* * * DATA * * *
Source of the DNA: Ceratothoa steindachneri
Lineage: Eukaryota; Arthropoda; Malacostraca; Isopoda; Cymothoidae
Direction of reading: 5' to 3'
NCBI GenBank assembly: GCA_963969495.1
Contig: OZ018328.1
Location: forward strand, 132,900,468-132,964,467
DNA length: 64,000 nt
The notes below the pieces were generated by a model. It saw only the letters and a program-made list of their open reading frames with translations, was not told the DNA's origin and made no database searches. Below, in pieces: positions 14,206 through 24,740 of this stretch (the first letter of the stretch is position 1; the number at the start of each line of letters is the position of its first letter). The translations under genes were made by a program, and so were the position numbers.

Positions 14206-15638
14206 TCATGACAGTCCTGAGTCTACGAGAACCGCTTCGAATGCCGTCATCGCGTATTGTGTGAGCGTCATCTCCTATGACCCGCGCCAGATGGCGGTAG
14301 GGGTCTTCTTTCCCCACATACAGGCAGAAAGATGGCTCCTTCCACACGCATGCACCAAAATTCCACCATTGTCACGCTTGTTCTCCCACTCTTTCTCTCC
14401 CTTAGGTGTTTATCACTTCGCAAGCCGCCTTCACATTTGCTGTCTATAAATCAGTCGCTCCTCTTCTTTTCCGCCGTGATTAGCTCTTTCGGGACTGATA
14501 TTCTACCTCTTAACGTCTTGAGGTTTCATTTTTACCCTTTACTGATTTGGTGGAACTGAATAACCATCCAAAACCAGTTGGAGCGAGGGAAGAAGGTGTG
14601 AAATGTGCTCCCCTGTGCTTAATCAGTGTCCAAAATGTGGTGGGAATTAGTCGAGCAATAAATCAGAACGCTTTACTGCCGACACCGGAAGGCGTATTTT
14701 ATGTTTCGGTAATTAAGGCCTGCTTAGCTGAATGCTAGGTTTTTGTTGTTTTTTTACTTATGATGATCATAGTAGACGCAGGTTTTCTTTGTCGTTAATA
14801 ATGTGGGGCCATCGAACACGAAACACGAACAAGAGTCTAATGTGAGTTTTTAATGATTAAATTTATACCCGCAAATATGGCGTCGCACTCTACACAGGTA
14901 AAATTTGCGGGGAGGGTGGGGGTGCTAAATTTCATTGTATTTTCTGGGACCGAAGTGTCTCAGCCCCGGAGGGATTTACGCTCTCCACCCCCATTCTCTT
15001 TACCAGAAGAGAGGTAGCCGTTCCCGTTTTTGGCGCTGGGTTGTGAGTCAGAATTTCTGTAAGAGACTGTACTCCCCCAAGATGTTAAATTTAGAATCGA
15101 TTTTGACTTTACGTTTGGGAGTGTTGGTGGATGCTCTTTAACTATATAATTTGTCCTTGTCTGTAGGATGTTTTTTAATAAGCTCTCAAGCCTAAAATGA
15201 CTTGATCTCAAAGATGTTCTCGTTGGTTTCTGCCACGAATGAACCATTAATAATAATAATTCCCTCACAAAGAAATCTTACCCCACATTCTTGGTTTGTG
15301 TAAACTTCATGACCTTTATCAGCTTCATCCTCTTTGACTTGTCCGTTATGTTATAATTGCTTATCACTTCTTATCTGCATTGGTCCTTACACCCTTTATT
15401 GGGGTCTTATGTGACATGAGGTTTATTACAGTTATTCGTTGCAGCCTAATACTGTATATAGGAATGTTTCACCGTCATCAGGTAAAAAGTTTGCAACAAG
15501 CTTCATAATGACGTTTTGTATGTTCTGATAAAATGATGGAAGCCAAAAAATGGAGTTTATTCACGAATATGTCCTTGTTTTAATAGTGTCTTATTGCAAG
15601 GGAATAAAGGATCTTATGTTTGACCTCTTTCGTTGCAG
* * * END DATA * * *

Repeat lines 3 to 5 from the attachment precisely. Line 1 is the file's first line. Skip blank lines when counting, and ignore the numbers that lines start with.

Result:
Direction of reading: 5' to 3'
NCBI GenBank assembly: GCA_963969495.1
Contig: OZ018328.1